October 12-13, 2006
Council present: Darren Davis, Charles Franklin, Michael Haines, Kathleen Mullan Harris, Mark Hayward, Aletha Huston, Paula Lackie, Jim Oberly, Ruth Peterson (Chair), Walter Piovesan
ICPSR staff present: Erik Austin, Rita Bantom, Bryan Beecher, Dieter Burrell, Linda Detterman, Peter Granda, Bree Gunter, Myron Gutmann, Hank Heitowit, Peter Joftis, Stacey Kubitz, Felicia LeClere, Chris Maxwell, Nancy McGovern, Jim McNally, Mary Morris, JoAnne O'Rourke, Amy Pienta, Mary Vardigan, Cole Whiteman
Visitors present: Kevin Schurer, UK Data Archive, Council of European Social Science Data Archives (CESSDA) representative; ZeQi Qiu, Peking University, observer
The minutes from the June 2006 Council meeting were approved unanimously.
Staffing and Budget
Myron Gutmann reported that ICPSR has hired three new research staff since the June Council meeting: Nancy McGovern (Digital Preservation Officer), Kristine Witkowski (Research Associate), and Lynette Hoelter (Research Investigator).
ICPSR ended the 2006 fiscal year with $488,630 in revenue. The total fund balance is currently $2,677,000. Gutmann noted that the 2007 fiscal year is off to a good start with regard to new grants and open positions, and that one risk to the 2008 fiscal year will be changes in Summer Program funding.
Membership and Summer Program
There are 22 members that have joined so far in the 2007 fiscal year (11 from the updated agreement that ICPSR has with the CUNY Federation). ICPSR membership now stands at about 570 institutions.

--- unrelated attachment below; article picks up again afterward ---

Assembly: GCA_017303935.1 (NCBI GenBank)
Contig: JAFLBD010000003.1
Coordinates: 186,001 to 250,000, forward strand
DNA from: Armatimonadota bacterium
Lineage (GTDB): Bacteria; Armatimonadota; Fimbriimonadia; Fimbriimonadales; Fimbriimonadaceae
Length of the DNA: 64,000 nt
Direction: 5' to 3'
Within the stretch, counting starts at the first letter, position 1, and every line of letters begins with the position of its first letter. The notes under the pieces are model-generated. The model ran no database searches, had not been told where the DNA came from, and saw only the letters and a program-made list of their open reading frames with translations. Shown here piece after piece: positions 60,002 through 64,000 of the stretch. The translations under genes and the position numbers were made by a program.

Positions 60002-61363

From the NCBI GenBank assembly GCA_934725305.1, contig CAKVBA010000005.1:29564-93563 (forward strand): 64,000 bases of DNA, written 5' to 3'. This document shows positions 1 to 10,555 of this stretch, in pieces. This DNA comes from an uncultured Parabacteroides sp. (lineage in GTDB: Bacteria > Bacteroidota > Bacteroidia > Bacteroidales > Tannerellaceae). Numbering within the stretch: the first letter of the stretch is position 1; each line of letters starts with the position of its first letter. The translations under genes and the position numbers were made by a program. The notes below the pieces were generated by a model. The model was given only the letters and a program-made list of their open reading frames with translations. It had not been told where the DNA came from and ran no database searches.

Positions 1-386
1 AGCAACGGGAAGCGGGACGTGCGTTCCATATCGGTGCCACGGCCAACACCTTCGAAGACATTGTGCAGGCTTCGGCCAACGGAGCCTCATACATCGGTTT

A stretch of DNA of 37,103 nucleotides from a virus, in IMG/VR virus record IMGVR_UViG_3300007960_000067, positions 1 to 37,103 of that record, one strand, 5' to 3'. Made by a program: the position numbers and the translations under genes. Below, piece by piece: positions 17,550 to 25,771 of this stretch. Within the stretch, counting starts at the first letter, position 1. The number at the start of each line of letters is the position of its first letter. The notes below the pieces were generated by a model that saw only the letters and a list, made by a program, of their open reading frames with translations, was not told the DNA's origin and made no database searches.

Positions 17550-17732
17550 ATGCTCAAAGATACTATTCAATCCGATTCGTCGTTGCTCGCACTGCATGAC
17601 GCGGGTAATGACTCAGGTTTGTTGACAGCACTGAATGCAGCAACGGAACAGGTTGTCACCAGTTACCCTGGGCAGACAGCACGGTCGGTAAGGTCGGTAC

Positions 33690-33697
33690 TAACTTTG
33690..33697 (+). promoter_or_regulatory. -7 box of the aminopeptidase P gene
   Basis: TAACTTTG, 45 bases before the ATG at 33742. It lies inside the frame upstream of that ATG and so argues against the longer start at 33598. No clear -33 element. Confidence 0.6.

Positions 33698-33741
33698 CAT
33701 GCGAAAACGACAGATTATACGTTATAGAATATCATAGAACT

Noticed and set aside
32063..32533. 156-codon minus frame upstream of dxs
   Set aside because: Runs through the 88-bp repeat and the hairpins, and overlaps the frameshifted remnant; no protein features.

With regard to new initiatives, the undergraduate research paper contest is underway, the OR data utilization tools have been launched, and a policy for trial memberships has been established. ICPSR exhibited at more than 20 conferences in FY2006, conducted several workshops on how to use ICPSR data, and exhibited at several career fairs. A new product called the ICPSR Online Learning Center is also being developed. The new product, set for release in summer 2007, will teach students and faculty about the appropriate data for learning, supply tools for searching and subsetting custom Survey Documentation and Analysis (SDA) implementations, and establish a MyClass environment to package tools and content.
Gutmann noted that a recently concluded new member survey revealed that faculty tend to drive ICPSR memberships and that librarians tend to manage it. One new initiative that has stemmed from this survey is a media kit to assist Official Representatives (ORs) and librarians.
The ICPSR Summer Program had a record enrollment of 775 participants, with 20 students enrolled in the spring courses. New courses were offered on minority data, the Community Tracking Survey, and historical demography.
Collection Delivery and Computing